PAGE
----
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Charles De Gaulle
1890-1970 (Age at death: 80 approx.)

Charles André Joseph Marie de Gaulle (22 November 1890 - 9 November 1970) was a French general and statesman who led the Free French Forces during World War II. He later founded the French Fifth Republic in 1958 and served as its first President from 1959 to 1969. A veteran of World War I, in the 1920s and 1930s, de Gaulle came to the fore as a proponent of mobile armoured divisions, which he considered would become central in modern warfare. During World War II, he earned the rank of brigadier general (retained throughout his life), leading one of the few successful armoured counter-attacks during the 1940 Battle of France in May in Montcornet, and then briefly served in the French government as France was falling. De Gaulle was the most senior French military officer to reject the June 1940 armistice to Nazi Germany right from the outset.

He escaped to Britain and gave a famous radio address, broadcast by the BBC on 18 June 1940, exhorting the French people to resist Nazi Germany and organised the Free French Forces with exiled French officers in Britain. As the war progressed, de Gaulle gradually gained control of all French colonies except Indochina. By the time of the Allied invasion of France in 1944 he was heading what amounted to a French government in exile. From the very beginning, de Gaulle insisted that France be treated as a great power by the other Allies, despite her initial defeat. De Gaulle became prime minister in the French Provisional Government, resigning in 1946 because of political conflicts.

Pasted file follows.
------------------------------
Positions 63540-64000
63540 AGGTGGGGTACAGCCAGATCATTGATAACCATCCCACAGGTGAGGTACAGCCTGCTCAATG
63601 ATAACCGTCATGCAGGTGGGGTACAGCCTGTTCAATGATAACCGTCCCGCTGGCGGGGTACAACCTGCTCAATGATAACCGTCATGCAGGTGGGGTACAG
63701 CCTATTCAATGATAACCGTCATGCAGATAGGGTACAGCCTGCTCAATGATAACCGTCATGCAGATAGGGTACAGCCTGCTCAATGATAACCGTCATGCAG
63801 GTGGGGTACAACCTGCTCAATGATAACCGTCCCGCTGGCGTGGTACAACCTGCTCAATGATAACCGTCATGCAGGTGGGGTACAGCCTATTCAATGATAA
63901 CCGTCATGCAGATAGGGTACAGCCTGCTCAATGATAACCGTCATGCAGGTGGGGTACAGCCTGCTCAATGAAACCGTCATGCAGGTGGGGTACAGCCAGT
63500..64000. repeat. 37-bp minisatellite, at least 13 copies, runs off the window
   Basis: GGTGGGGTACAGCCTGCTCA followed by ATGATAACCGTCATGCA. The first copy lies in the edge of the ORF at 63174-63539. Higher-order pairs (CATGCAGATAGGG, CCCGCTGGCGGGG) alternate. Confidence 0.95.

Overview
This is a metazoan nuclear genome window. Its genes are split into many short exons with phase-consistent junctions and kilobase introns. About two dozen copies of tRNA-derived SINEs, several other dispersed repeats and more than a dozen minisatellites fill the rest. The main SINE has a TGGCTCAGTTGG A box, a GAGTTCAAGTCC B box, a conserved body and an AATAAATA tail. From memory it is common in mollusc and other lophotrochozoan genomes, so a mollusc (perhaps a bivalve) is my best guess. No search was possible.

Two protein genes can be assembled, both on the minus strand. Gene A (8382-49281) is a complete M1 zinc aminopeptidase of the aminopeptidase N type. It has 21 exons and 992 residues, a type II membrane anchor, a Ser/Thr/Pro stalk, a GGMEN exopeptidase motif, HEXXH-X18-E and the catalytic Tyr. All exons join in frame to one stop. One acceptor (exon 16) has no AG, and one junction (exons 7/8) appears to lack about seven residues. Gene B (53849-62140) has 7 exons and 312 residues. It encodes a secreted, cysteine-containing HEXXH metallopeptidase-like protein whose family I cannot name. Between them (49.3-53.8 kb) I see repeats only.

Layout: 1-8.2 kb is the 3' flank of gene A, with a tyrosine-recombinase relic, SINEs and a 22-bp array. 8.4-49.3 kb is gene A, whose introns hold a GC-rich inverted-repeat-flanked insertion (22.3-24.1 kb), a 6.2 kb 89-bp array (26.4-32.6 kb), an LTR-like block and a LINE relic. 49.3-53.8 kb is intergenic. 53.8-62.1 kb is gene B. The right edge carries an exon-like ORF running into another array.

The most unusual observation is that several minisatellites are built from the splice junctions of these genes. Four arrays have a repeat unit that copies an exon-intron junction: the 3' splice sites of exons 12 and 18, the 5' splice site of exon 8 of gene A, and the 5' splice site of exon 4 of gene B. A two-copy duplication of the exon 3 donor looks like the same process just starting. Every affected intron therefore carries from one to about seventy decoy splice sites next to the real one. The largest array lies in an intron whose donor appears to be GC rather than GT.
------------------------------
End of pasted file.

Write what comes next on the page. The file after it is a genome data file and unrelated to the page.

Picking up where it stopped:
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2 Quotation(s) Total:

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Greatness is a road leading to the unknown.
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Charles De Gaulle

History does not teach fatalism. There are moments when the will of a handful of free men breaks through determinism and opens up new roads. People get the history they deserve. When you lament a misfortune and fear that worse is to come people will tell you 'It's the law of history. It's the will of evolution.' They will explain it all very lucidly.Stand-up gentlemen, against such clever cowardice. It's worse than stupidity. It's the sin aga...
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Charles De Gaulle

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